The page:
The one which, to my mind, allows an expression of warm appreciation to someone who has often spent a lifetime helping others. Only, at the end of the day, to be consigned, unremembered after only a brief time, to forgotten history. What better way of preserving nursing history than that of the individual nurse is there? None, I think...

But it is probably the most complex. The one to be avoided unless you have the necessary expertise. The knowledge and ability. The time and facilities. The genuine desire (not curiosity) and the will to see things through to conclusion. An understanding of both nursing and nurses. This is the one that provides the greatest challenge. Best perhaps carried out by those who have been through the system. Nurses.

At the same time I would urge anyone who leans in this direction not to under-estimate the difficulties, or over-estimate their own abilities.  Both mistakes are serious. Both will lead to disappointment. And collectively the effect will more than likely be to - as any researcher of experience will repeat - muddy the field for others.

It will probably cause those who can often help most in collating a nurses history - the family, colleagues, and friends of a nurse - refusing future help to anyone. To cause that is almost unforgivable. It may well lead to the loss of a nurses history for all time.  A deserving biography lost....

On future collecting pages, I will be presenting the steps needed in collecting an individual nurse's history; the personal qualities and the facilities needed; the difficulties - how to become a successful nurse biographer. The pleasures of success!

But for now, lets have an initial taste of success! Right now I have six superb individual histories - nurse biographies, in the pipeline. They did not just fall from the sky however, and the first pleasures came from finding them.

The first to arrive, perhaps two years ago now, was Nurse Leila M. Hyde - a Haygarth silver medalist at Chester Royal Infirmary in 1925. I was almost struck dumb when I acquired her other badges, including her Chester Royal Hospital badge! Slowly progressing.

A second was Nurse Blakeway - A Bristol United (Southmead) Hospital nurse - a 1932 Gold Medalist. Her nephew supplied a little information, including that she was an army nurse in WW2 an subsequently emigrated to Australia. And her photograph. What superb trace elements! Some progress made.

The third was Nurse M. Brown, Beckett Miners Hospital. Her  badges; a photograph and some other paperwork provide more clues. Progressing.

A fourth was Miss Catherine (Katie) Roberts, a welsh nurse whose career spanned at least 31 years. Progressing a superb history.

The fifth was  Miss Elsie Fletcher who ended her career as Matron of New Hall Hospital, Southport. A 1936 Medal awarded to her started the chase. Started - feels outstanding.

The sixth was Mary Ellen Watkin  who retired as a St Bartholomew's (London) nurse after a career including also Tigne Hospital, Malta as a VAD nurse in WWI and Tower Hospital, Liverpool nursing injured soldiers in WWII. Progressing - stunning!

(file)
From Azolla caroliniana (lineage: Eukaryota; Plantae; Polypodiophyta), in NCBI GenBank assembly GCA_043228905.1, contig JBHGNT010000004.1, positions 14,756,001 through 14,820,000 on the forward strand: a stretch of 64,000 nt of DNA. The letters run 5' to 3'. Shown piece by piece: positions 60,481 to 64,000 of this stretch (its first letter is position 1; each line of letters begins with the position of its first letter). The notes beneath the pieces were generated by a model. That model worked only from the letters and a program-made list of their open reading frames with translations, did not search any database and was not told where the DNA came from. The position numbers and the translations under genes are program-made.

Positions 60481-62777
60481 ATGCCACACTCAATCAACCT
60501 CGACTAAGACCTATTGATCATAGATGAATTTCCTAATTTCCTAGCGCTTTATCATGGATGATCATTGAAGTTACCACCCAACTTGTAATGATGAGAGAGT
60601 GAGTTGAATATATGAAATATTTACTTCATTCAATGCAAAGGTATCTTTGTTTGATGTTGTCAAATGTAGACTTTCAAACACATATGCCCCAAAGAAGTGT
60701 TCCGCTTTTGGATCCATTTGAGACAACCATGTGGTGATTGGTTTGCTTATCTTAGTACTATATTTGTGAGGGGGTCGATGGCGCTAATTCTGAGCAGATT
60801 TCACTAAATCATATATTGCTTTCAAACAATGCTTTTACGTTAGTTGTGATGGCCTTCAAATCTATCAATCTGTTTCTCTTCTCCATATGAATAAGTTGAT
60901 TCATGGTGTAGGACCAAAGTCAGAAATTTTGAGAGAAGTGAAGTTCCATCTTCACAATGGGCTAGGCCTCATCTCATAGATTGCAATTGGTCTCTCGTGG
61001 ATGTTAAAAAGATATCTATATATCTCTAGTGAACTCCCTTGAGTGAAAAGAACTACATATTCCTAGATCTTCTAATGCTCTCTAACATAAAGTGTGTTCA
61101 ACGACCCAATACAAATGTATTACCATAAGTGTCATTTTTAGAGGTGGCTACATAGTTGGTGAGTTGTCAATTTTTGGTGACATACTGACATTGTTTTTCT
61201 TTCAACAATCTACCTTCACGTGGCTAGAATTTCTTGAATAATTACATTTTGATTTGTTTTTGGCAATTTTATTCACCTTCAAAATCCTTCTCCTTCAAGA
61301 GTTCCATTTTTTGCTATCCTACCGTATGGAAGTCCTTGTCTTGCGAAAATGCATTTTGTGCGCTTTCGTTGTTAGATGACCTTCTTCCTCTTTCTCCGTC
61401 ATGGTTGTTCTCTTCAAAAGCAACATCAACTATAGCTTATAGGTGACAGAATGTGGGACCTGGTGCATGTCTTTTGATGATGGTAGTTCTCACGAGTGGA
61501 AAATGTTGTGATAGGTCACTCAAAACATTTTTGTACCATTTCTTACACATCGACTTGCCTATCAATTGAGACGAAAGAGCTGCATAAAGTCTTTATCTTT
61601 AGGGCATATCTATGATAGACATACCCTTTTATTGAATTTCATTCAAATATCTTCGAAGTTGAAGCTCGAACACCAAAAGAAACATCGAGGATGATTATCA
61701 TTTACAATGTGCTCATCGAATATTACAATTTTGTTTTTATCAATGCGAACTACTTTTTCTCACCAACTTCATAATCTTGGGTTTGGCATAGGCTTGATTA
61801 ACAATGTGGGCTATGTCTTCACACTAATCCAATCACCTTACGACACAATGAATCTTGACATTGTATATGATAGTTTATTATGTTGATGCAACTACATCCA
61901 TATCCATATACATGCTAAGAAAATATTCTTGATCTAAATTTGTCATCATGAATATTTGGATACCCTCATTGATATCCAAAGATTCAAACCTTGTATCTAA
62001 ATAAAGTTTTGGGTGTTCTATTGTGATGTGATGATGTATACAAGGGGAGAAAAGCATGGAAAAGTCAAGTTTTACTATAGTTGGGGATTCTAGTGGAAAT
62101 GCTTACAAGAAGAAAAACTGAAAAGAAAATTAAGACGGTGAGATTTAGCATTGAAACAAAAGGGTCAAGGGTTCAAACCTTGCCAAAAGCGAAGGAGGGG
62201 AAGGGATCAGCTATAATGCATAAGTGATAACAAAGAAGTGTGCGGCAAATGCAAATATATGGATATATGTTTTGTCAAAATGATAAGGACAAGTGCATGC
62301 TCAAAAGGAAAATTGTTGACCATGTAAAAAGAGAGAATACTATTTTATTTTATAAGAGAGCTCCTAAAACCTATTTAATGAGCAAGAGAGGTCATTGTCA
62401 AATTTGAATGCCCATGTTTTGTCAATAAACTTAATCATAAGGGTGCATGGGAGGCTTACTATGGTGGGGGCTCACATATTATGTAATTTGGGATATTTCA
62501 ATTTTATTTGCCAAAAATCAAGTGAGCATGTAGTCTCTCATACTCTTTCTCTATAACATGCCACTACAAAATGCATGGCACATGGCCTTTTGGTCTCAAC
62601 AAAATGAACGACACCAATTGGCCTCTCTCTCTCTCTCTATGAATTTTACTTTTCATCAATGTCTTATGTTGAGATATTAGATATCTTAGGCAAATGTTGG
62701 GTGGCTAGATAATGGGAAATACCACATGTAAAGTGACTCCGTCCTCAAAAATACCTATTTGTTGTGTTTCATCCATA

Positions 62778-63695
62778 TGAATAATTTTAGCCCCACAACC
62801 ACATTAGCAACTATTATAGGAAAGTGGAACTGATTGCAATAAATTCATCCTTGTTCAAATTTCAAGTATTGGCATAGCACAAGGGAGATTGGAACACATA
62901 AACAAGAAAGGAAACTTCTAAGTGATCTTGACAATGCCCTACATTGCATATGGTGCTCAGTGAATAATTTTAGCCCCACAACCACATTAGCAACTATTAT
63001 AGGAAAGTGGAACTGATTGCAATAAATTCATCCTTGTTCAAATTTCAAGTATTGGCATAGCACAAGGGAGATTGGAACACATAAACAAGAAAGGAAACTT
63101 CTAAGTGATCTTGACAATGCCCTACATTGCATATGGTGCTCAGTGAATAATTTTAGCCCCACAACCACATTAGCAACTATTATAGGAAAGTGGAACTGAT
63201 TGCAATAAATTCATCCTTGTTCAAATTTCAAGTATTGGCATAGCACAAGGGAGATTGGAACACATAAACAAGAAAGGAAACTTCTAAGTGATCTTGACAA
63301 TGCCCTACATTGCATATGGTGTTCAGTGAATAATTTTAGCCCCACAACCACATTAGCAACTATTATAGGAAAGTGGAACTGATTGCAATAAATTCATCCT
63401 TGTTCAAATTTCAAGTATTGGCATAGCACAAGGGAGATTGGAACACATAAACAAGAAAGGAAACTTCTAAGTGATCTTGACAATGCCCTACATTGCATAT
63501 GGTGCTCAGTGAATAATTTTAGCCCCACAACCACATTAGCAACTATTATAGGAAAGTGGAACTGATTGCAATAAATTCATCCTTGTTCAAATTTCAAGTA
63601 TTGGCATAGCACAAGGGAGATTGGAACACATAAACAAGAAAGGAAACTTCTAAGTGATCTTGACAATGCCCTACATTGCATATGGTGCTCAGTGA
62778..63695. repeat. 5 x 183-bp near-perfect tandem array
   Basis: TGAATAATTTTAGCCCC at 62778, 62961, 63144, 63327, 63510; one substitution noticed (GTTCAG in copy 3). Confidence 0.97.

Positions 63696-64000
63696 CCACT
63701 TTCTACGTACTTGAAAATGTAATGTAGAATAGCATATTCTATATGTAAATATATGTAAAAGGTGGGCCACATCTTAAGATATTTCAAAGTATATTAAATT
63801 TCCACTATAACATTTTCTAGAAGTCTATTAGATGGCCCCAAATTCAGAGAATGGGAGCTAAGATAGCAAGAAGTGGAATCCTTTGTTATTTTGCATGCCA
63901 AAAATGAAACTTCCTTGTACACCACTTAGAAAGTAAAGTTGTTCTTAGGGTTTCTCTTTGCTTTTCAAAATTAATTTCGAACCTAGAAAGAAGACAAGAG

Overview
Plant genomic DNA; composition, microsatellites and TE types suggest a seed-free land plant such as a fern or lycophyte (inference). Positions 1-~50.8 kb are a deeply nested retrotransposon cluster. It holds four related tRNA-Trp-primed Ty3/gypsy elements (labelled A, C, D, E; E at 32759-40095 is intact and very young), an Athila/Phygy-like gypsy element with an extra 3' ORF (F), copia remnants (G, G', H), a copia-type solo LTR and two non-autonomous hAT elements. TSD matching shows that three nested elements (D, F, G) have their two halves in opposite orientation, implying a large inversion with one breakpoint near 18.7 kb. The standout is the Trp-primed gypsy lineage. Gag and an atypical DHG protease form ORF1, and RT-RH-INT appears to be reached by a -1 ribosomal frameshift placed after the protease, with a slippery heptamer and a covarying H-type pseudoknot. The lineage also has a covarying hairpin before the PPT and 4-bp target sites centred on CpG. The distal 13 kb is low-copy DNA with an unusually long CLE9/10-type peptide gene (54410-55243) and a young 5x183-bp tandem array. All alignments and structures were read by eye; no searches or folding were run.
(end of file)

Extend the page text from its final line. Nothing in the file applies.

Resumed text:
A little while before I acquired Mary Ellen Watkin's (Mollie) St Bartholomew's Hospital (1922)(gold) prize medal, an absolutely superb collection of her Bart's Hospital memorabilia was sold on ebay. I missed it...  For a second time recently I have to say - Forgive me? I never will....

    Another Photograph from the past...This time
                   Hospital Cadets from 1958

Almost 51 years ago... October 158 saw this group of Hospital Cadets with their responsible Nursing Officer (Assistant Matron Mary Glass) and supervisor V. Loundes posing for this photograph in front of the patient's library at Parkside Hospital, Macclesfield, Cheshire. All wanted a career in nursing  - most made it but at least 3 joined the armed forces and two joined the police force - one in the Military Police. Two of those joining the services gained top awards.  Go to 'Photo Gallery.

Left to right/Front Row to Back
Back Row: 21.Colin Pritchard. 22.Peter Wheeldon. 23.Stella Ratcliffe. 24.Ian Slater. 25.Wilf Burgess.  
Fifth Row: 19.Stella Clarke. 20.Ian Madden.
Fourth Row: 14.unamed. 15.Margaret Jackson. 16.Heather Whitfield. 17.Marjorie Oaks. 18.Joan Mellor.  
Third Row: 9.Jennifer Baker. 10.David Roberts. 11.Steven Howard. 12.Perl Morris. 13.Isobel Burgess.
Second Row: 5.Norma Hammond. 6.Pat Poynton. 7.Ilene Potts. 8.Faith Hope.
Front Row (sitting):
1.Elizabeth Dyer . 2.Mary Glass. 3.V. Loundes. 4.Janet Capper.

*Can anyone help? We have one uncertainty in our identifications. Position number 14. Please tell us if you know.

Well, that seems yet another very pleasant note upon which to end the third Schools of Nursing Site News, so for now I will say goodbye and wish you all well.  Oh, and don't forget that we start some new pages next month here at schoolsofnursing.